In the embodiment shown in FIG. 6(c) the elongate apertures (102) are straight-sided and have non-parallel sides. Arrows labelled 132 show the maximum width of the elongate apertures of this embodiment. The widths (132) of the elongate apertures of this embodiment are different along the length (140) of the elongate apertures (102). In addition, the maximum widths (132) of all the elongate apertures (102) are the same.

FIGS. 6(d)-(g) show arrangements of elongate apertures (2) in clusters (36) of parallel elongate apertures (2). In the embodiment shown in FIG. 6(d) the clusters (36) contain different numbers of elongate apertures (2).

The elongate apertures of this embodiment are straight-sided and have parallel sides. Arrows labelled 32 show the width of the elongate apertures of this embodiment. The width (32) of the elongate apertures (2) of this embodiment is the same along the entire length (40) of each elongate aperture (2). In addition, the widths (32) of all the elongate apertures (2) are the same. The elongate apertures (2) of this embodiment are arranged with the same distance (38) between an aperture and an adjacent aperture.

In the embodiment shown in FIG. 6(e) the clusters (36) contain three elongate apertures (2). The elongate apertures of this embodiment are straight-sided and have parallel sides. Arrows labelled 32 show the width of the elongate apertures of this embodiment. The width (32) of the elongate apertures (2) of this embodiment is the same along the entire length (40) of each elongate aperture (2). In addition, the widths (32) of all the elongate apertures (2) are the same. The elongate apertures (2) of this embodiment are arranged with the same distance (38) between an aperture and an adjacent aperture.

In the embodiment shown in FIG. 6(f) the clusters (36) contain three elongate apertures (2). Each cluster (36) of this embodiment makes up a quarter of a square. The length (40) and width (62) of each cluster is the same. The elongate apertures of this embodiment are straight-sided and have parallel sides. Arrows labelled 32 show the width of the elongate apertures of this embodiment. The width (32) of the elongate apertures (2) of this embodiment is the same along the entire length (40) of each elongate aperture (2). In addition, the widths (32) of all the elongate apertures (2) are the same. The elongate apertures (2) of this embodiment are arranged with the same distance (38) between an aperture and an adjacent aperture.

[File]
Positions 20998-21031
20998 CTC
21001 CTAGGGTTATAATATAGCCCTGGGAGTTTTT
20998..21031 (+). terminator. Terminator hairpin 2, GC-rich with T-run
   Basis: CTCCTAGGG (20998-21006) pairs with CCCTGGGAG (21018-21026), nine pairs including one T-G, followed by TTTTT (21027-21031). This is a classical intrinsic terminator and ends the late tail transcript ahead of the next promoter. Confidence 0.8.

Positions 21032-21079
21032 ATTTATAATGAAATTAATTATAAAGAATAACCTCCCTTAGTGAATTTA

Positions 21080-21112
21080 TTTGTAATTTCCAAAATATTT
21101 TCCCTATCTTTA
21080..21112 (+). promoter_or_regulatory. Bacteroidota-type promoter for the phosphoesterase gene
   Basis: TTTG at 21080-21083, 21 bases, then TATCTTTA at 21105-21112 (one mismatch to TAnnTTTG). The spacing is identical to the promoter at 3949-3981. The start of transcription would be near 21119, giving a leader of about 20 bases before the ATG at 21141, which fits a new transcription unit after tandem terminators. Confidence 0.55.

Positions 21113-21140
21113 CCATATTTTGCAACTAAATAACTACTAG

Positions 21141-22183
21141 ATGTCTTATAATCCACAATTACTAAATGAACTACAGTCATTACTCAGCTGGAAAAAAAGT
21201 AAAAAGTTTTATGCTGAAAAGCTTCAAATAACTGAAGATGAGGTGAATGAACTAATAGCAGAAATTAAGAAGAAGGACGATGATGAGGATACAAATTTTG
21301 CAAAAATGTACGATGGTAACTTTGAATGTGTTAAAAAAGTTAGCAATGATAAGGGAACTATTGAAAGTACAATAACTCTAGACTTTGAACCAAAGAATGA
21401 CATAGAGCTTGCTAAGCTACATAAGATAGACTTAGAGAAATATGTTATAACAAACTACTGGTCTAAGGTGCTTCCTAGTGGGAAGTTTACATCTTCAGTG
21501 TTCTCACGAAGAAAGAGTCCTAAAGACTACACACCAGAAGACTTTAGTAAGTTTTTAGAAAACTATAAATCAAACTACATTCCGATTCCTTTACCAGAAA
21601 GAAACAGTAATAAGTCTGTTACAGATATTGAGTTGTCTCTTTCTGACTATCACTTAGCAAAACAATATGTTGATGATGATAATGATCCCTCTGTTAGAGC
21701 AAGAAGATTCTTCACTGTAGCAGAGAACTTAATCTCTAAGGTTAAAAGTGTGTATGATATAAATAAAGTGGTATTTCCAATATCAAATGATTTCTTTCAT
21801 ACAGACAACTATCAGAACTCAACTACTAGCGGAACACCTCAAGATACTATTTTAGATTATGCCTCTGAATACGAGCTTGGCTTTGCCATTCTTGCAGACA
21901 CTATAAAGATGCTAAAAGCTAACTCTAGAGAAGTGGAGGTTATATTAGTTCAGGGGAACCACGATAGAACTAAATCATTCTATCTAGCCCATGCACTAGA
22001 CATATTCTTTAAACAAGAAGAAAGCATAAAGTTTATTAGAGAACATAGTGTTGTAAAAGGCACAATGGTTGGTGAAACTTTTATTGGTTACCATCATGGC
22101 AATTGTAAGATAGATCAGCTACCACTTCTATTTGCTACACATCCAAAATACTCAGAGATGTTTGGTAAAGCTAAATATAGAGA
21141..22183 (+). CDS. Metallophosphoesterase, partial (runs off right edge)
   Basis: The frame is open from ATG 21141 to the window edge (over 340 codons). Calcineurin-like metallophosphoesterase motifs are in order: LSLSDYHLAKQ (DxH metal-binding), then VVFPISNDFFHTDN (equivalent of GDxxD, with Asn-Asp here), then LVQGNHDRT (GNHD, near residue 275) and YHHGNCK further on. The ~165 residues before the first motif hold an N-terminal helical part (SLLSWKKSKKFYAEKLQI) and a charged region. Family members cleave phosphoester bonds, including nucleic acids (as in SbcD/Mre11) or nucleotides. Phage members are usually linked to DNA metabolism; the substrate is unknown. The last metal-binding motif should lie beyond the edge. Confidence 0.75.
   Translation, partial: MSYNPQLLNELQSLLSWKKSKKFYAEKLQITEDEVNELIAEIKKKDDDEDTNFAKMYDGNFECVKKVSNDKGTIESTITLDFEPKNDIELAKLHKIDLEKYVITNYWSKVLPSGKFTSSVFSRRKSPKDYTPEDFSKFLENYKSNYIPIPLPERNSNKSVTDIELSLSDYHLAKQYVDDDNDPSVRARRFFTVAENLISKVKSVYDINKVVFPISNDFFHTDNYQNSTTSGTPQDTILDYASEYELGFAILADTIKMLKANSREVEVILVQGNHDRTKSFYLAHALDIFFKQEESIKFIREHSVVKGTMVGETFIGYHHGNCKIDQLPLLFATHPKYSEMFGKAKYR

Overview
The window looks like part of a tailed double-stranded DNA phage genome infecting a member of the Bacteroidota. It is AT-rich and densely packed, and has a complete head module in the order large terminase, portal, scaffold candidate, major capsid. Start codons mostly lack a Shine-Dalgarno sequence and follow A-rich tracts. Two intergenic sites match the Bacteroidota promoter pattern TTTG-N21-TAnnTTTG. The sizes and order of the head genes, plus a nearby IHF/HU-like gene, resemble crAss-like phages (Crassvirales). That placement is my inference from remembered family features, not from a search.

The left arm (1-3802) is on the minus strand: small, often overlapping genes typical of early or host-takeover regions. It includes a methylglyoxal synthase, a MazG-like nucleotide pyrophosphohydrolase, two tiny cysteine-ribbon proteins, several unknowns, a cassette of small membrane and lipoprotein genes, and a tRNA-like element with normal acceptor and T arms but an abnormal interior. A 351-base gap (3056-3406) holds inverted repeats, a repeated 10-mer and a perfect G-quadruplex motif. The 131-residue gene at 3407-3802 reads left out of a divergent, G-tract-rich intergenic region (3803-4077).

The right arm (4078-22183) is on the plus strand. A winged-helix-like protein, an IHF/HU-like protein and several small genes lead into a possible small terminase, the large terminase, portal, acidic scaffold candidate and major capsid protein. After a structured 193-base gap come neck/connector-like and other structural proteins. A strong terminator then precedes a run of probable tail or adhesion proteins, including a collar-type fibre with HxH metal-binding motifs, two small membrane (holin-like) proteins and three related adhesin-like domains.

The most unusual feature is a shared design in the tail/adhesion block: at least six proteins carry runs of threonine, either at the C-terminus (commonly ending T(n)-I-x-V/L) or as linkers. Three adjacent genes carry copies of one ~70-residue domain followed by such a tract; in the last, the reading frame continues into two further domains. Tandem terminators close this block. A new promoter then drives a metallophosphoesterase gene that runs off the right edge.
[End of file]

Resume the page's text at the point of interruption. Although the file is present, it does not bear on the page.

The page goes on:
In the embodiment shown in FIG. 6(g) the clusters (36, 37) contain 3 elongate apertures (2). The lengths (40) of elongate apertures (2) in the same cluster are the same. However, the lengths of elongate apertures (2) in a third set of clusters (36) are different to the lengths of elongate apertures (2) in a second set of clusters (37). The length (40) of the elongate apertures in the first and second clusters (36) is different from the length (40) of the elongate apertures in the third cluster (37). The elongate apertures of this embodiment are straight-sided and have parallel sides. Arrows labelled 32 show the width of the elongate apertures of this embodiment. The width (32) of the elongate apertures (2) of this embodiment is the same along the entire length (40) of each elongate aperture (2). In addition, the widths (32) of all the elongate apertures (2) are the same. The elongate apertures (2) of this embodiment are arranged with the same distance (38) between an aperture and an adjacent aperture.

FIGS. 6(h)-(i) show arrangements wherein the longitudinal axes (26, 126) of all elongate apertures (2, 102) are parallel. FIG. 6(h) shows an embodiment wherein the elongate apertures (2) are straight-sided and have parallel sides. Arrows labelled 32 show the width of the elongate apertures of this embodiment. The width (32) of the elongate apertures (2) of this embodiment is the same along the entire length (40) of each elongate aperture (2). In addition, the widths (32) of all the elongate apertures (2) are the same. The elongate apertures (2) of this embodiment are arranged with the same distance (38) between an aperture and an adjacent aperture.

FIG. 6(i) shows an embodiment wherein the elongate apertures (102) are straight-sided and have non-parallel sides. Arrows labelled 132 show the maximum widths of the elongate apertures of this embodiment. The maximum widths (132) of all the elongate apertures (102) are the same. The elongate apertures (102) of this embodiment are arranged with the same distance (138) between an aperture and an adjacent aperture.